BIRMINGHAM, Ala., Feb. 27, 2023 /PRNewswire/ — Auburn University engineering students will soon launch a high-powered rocket thousands of feet above the earth and select patients from Children’s of Alabama in Birmingham are coming along for the ride.
Members of the Auburn University Rocketry Association (AURA) delivered its 11-foot-6-inch projectile — to be used in the NASA University Student Launch Initiative (USLI) April 12-17 in Huntsville, Alabama — to the hospital on Feb. 13. There, AURA team members helped the children apply their imaginations for two hours to paint everything from astronauts and a space craft to palm trees, rainbows, and even a tiger on its fuselage and wings.
“I wish I could shrink myself and go inside the rocket,” said Cole Murphy, a 7-year-old ‘Children’s of Alabama Miracle Kid’ who was diagnosed with acute lymphoblastic leukemia when he was 3 and completed his treatment in May 2022. “I’d like to be an astronaut and go into space because they have maps. But I might get lost in space, so that would be scary.”
Diagnosed with spina bifida in utero, Logan McCool spent the first 30 days of her life inside Children’s neonatal intensive care unit. Six years and countless hours of physical therapy later, she is learning to walk in custom orthotics, plays with friends at school and dreams of becoming a veterinarian.
“Today was super special! I had a lot of fun at the paint party!” said the 2022 Local Children’s Miracle Network Hospitals Champion. “I painted a rocket ship on the rocket ship, and that’s pretty funny. But hey, I just have to go with it,” McCool said. “I painted the rocket ship green and yellow on the wings, and orange on the fire which makes it go into the sky.”
Children’s of Alabama, a private, non-profit facility, is the only free-standing medical center in Alabama dedicated to treatment and care of children. Located in the heart of downtown Birmingham, Children’s of Alabama had 694,161 patient visits and 16,074 patient admissions in 2022.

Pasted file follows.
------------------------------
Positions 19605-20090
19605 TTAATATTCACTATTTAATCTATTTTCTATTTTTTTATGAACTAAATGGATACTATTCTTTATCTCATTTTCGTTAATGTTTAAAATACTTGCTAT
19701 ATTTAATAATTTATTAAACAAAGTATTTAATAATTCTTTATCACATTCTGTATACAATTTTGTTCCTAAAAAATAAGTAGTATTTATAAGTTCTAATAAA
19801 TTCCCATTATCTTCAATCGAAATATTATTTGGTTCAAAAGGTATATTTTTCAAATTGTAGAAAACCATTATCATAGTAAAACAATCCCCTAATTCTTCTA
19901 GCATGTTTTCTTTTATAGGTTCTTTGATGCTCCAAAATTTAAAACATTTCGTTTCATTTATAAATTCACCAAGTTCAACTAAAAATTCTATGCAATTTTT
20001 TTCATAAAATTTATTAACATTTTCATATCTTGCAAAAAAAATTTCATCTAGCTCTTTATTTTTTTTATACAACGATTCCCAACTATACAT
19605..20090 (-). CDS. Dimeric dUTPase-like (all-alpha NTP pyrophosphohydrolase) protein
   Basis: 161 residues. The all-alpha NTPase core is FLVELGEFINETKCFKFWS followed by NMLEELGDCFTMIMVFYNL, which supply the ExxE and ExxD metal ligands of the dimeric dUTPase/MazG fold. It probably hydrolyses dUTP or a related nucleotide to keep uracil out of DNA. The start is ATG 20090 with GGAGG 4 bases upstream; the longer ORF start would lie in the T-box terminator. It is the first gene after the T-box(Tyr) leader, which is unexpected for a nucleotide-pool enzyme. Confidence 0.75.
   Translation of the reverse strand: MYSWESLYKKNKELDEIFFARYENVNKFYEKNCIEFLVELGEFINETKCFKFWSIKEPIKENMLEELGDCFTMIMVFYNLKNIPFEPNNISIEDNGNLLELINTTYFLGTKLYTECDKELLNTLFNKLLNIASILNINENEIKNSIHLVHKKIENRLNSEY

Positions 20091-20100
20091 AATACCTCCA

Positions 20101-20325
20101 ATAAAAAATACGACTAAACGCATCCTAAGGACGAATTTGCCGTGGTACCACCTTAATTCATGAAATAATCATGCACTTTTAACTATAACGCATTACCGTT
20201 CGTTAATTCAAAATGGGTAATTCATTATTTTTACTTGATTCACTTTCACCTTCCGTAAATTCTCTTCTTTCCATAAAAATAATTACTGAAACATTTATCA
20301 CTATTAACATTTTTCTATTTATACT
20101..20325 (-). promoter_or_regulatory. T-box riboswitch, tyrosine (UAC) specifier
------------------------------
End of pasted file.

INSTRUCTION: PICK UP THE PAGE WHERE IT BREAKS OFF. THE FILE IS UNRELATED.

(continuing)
In alignment with the hospital’s “For Brighter Futures” campaign, AURA President Preet Shah, a senior in aerospace engineering, beamed about teaming with Children’s of Alabama, where they can make a small difference.
“Outreach projects such as this give us the opportunity to be kids again,” he said. “As we go through engineering studies, there can be a lot of pressure and we sometimes forget how to enjoy ourselves with the little things in life. Here, interacting with and watching these kids makes us happy. Though many of these children have suffered, and the parents have suffered with them, we are confident that with the team and staff at Children’s of Alabama, they have brighter futures.”
Charlie Ann Shepherd, coordinator of Community Development at Children’s, watched as AURA team members gathered paint for the kids and shared, some one-on-one with patients, how the rocket works.
“Look at these kids. They are having so much fun!” Shepherd said at the event. “When I think of them getting to be a part of something that’s going to fly, for Auburn University and the rocketry association, they get the opportunity to tell the story of Children’s Hospital as it soars into the sky. That’s exciting for our children and for the students here working with them.”
Brian Thurow, aerospace engineering department chair, said AURA team members are “truly emblematic of the ideals Auburn Engineering students strive to embody.”